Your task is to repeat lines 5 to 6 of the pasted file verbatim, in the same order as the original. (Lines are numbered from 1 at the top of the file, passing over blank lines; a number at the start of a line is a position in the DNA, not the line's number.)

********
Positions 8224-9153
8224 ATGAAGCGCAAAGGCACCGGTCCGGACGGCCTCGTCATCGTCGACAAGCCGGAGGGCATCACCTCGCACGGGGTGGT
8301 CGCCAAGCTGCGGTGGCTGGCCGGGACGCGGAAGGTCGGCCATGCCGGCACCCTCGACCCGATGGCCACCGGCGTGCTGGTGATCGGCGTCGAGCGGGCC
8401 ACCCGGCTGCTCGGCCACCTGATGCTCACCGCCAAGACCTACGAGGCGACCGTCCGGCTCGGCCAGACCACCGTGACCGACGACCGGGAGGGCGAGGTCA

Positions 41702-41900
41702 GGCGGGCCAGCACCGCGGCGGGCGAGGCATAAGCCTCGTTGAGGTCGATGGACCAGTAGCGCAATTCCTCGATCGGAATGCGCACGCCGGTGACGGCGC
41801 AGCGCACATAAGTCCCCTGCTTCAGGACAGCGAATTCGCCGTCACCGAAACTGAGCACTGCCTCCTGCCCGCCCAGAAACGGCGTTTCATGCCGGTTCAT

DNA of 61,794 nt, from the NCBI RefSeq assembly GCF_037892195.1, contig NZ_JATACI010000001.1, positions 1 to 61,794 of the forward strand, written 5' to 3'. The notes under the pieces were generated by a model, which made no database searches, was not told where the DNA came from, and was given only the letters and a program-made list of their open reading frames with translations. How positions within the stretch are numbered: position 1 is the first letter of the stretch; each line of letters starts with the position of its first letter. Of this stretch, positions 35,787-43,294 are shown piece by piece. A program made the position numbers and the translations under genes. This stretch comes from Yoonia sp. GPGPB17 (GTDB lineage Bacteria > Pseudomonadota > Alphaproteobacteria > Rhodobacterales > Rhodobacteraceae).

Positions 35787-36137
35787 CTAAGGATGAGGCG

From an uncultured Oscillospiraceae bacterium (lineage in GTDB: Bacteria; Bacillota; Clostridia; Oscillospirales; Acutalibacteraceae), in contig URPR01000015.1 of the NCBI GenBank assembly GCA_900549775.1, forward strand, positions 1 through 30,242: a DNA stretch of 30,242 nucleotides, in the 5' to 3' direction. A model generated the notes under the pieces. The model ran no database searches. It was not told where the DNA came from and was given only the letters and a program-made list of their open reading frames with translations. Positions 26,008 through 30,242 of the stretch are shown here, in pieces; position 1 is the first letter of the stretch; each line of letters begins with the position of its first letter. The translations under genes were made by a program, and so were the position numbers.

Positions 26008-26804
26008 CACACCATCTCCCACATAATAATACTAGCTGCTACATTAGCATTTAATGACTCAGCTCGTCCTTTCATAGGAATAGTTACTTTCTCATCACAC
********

Positions 41702-41900
41702 GGCGGGCCAGCACCGCGGCGGGCGAGGCATAAGCCTCGTTGAGGTCGATGGACCAGTAGCGCAATTCCTCGATCGGAATGCGCACGCCGGTGACGGCGC